Regardless of whether you downvoted, or whether you feel like commenting, do flag the comment for removal. No longer needed flags are usually honoured in these cases, as well as on plain undirected "why the downvote?". If the comment is deemed as more provocative towards the user(s) who downvoted ("some trolls downvoted my question for no reason", "whoever downvoted should be banned from this site"), you are in your right to escalate to the Unfriendly or Unkind flag. Yes, they might be upset and in need of venting for what may be felt as an unfair demotion of their content, but such an exhibition of impatience is not only noise to visitors, but also makes potential contributors to that question feel uncomfortable, and will drive them away.
There is indeed a chance that the poster of the subsequent comment becomes a target, and what happens next is not always predictable. Best case: everyone acts in good faith, the OP thanks the user and improves the question/answer with that in mind (if that is possible at all; downvotes are also frequent on unsalvageable questions). Bad case: the OP starts an endless argument with you on how the question is appropriate, leading to more noise and frustration. Worst case: you receive an e-mail accusing you of bashing people that are still learning and of not being a real programmer, even though your comment was constructive.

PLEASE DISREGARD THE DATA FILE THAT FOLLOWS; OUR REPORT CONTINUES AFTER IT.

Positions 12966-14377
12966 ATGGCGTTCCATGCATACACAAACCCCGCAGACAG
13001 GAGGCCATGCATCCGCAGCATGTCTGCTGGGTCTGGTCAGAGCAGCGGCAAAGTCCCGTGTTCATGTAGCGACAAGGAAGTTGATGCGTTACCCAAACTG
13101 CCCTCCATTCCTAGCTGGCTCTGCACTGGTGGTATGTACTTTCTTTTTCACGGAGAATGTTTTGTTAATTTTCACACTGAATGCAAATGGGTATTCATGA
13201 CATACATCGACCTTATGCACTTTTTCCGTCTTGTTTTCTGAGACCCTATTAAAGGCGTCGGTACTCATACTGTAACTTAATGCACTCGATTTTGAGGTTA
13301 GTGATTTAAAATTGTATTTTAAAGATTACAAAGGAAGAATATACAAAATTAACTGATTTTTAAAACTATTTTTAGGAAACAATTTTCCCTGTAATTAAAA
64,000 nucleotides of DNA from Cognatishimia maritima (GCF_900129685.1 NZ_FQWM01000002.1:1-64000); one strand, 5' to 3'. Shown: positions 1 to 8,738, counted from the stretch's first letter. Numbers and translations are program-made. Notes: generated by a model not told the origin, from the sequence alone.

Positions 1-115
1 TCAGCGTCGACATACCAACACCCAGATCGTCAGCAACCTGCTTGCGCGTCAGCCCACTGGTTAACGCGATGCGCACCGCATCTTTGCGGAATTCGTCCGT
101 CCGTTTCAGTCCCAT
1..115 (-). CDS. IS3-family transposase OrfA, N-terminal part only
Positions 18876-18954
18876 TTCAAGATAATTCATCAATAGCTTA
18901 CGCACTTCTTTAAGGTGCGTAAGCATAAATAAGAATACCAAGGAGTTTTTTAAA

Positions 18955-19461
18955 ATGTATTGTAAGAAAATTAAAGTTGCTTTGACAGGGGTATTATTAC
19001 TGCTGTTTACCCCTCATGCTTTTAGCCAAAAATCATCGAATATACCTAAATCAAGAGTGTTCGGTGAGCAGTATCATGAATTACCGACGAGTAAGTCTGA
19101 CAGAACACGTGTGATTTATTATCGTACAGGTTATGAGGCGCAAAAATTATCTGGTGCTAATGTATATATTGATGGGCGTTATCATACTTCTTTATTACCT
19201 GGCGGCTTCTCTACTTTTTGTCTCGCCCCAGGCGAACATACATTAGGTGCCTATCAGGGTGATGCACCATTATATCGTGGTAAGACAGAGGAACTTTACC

I have experienced each of these outcomes so far, and yet the consequences of facing a negative reaction far outweigh the ones from good reactions. The life of a Stack Overflow curator that leaves replies to "why the downvote?" will generally have to show some resilience, otherwise they might just "break" after the eventual Nth bad case.
In conclusion, replying to such comments is a bit like playing the roulette, where the stakes are based on the OP's question/answer and mood. It's such a strange game.
The only move that always leaves you unharmed is not to play. Whether you're willing to continue placing bets is up to you. No one should feel obligated to comment, after all.